Karlie Kloss: The supermodel face of Topshop who's inspiring a generation of female coders
She's now the face of Topshop, but the model with four million Instagram followers has designs on her future. We meet a walking business empire
At an Amazonian 6ft 1in, 23-year-old American-by-way-of-St-Louis-Missouri, Karlie Kloss folds herself into the backseat of the car that will take her from her London hotel residence of less than 24 hours to her fitting for the outfit she will wear to Topshop Unique's London Fashion Week show the next day.
"Oh, there I am," she exclaims cheerily in her mellifluous Midwestern sing-song accent as we pull up outside Topshop HQ, where a giant floor-to-ceiling billboard of her is facing the street.
In an industry that is notoriously fickle, and careers shortlived, with the majority of models coming and going in an anonymous abyss, Kloss has weathered an impressive eight-year stint, and become one of the world's most highly paid, recognisable and bookable faces.
That she can do both edgy and girl-next-door helps. She recalls a fashion show season where "it was all about bleached eyebrows. I'd have them bleached in the morning, then drawn back, then bleached off again later. I remember going back to school with no eyebrows, and my friends were like, 'What parallel universe do you go to?'"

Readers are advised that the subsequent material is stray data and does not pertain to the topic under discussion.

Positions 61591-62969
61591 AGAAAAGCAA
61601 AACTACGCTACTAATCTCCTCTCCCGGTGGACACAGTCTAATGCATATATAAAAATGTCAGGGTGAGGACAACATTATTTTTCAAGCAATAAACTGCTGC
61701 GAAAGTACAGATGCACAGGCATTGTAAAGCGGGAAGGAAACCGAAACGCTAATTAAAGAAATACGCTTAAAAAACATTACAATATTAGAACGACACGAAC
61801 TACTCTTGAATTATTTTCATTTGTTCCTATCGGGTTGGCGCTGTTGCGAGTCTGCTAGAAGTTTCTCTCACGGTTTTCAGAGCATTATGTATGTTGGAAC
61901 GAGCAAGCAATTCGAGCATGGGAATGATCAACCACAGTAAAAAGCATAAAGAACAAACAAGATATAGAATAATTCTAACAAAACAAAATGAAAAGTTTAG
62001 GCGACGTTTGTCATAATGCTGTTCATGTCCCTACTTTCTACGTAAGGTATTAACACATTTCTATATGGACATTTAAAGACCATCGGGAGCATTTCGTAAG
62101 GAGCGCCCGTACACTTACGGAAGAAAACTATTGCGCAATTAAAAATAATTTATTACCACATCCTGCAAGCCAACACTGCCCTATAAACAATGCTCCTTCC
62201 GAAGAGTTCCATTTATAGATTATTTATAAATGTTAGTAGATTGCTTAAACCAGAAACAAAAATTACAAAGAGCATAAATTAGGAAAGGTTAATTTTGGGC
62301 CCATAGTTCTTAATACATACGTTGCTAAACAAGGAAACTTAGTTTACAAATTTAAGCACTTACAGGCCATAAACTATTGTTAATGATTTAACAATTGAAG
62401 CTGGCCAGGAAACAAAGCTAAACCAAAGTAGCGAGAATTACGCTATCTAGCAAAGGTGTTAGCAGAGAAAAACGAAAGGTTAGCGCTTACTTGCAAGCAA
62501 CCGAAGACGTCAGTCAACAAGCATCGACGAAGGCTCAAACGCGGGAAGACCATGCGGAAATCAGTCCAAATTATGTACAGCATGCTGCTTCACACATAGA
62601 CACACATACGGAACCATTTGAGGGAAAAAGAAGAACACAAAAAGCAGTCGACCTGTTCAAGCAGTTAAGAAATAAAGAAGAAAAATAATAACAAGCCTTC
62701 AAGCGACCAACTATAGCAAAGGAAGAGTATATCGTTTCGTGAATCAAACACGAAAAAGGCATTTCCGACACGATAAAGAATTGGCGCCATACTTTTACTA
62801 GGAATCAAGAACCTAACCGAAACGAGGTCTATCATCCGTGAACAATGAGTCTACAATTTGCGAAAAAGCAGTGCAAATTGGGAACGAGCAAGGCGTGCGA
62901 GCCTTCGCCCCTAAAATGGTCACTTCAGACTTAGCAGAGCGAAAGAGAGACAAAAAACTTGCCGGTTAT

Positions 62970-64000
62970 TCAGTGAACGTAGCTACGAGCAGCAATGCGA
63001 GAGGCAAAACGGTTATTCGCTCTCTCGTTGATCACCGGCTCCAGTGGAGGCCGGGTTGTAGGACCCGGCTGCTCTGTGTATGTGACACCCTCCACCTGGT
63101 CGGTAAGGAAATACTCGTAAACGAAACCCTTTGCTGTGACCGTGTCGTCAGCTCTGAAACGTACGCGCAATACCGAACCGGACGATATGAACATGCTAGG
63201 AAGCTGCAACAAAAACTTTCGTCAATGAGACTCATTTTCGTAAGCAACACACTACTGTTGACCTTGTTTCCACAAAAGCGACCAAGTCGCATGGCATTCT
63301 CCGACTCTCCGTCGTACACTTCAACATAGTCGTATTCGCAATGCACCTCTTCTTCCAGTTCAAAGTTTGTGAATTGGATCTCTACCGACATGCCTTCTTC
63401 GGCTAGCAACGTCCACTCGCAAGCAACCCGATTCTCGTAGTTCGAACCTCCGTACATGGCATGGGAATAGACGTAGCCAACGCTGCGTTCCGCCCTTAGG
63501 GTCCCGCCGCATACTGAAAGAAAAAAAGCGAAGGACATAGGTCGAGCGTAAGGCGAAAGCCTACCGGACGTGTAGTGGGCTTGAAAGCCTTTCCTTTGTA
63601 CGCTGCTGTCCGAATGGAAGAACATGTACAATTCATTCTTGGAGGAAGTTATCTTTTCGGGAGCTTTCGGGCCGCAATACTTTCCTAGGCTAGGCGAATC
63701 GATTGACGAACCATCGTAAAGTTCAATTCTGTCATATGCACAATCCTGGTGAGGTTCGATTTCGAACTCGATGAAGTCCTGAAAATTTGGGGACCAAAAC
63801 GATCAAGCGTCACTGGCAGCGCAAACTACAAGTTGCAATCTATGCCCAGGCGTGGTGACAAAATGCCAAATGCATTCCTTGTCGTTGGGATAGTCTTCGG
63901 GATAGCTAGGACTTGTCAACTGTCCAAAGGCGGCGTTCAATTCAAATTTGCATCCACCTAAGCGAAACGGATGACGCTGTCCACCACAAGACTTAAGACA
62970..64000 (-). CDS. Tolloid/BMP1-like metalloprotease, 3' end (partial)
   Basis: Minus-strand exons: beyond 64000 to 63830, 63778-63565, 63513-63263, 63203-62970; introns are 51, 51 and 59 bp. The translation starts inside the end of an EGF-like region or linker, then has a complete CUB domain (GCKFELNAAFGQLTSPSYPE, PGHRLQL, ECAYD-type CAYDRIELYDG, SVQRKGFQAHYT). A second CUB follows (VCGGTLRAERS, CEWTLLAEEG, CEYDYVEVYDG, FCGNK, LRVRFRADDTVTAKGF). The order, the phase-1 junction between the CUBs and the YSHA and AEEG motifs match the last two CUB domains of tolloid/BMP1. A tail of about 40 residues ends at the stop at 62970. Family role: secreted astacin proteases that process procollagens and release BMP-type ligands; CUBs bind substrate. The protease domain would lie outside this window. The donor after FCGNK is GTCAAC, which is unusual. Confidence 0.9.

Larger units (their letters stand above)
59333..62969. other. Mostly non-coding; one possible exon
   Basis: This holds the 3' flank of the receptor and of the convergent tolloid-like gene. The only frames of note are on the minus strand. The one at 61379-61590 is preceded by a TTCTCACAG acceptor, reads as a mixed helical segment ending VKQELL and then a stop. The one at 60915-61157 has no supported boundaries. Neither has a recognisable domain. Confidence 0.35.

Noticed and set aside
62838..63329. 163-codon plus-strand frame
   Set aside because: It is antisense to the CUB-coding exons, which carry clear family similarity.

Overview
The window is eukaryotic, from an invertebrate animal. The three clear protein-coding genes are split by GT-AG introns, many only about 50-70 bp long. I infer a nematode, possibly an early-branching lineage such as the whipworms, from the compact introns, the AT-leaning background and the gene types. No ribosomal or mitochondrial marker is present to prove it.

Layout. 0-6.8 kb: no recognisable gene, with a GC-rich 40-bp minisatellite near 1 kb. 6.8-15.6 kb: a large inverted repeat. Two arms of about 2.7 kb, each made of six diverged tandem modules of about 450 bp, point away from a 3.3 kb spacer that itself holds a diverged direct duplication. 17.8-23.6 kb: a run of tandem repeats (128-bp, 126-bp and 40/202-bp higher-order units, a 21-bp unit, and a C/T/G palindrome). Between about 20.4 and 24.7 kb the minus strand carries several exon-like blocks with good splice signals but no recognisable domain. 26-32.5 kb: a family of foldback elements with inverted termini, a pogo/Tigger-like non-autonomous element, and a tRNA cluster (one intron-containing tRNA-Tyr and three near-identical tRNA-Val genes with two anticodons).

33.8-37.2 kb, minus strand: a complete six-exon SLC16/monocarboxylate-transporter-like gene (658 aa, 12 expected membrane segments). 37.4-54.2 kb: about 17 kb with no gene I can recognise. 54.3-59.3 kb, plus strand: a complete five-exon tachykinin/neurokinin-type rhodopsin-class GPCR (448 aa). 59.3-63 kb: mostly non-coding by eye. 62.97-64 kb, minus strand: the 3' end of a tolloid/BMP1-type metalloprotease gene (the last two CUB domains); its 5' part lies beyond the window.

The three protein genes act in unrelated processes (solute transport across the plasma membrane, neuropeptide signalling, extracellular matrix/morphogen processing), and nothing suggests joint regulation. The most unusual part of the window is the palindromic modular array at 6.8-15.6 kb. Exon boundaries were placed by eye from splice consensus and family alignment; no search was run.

Modelling, in some ways, requires a lack of vanity: "You have to be able to transform, let go a little bit, and be okay with that," says Kloss.
She is quite mesmerising in person, all golden skin tones and soft, green eyes, as well as being endearingly polite, eloquent and charming.
For someone who's starred in her friend Taylor Swift's Bad Blood music video (and is a key member of the world's most fawned-over "girl squad" with Kendall Jenner, Lena Dunham, Gigi Hadid and Swift) and swept down a Victoria's Secret catwalk, she does not appear to have starlet-syndrome or even much of an ego.
She's sharp and clever. As much as she talks of "the effortless cool" of the likes of Kate Moss, she is clued-up on the business side of the industry, and has as keen an interest in that as in the creative elements.
"I've always had a very professional approach," she says.
She is shrewd on the value of her star reach, saying of her four-million strong Instagram following: "It's part of what you have to bring to a brand. It's added layers to the job title and what it means to be a model."
You don't, however, get to be name-dropped as a supermodel without fostering a style-signature. For Kloss, this is her prowling, balletic (eight years of lessons as a child) catwalk walk.
"There are people who really like my walk, and others who think I look absolutely ridiculous. In my mind I'm doing the same thing as the other girls: look focused, look at the end of the runway, put your shoulders back, stand up tall, be confident," she laughs. "Sometimes it works for me, sometimes it works against me."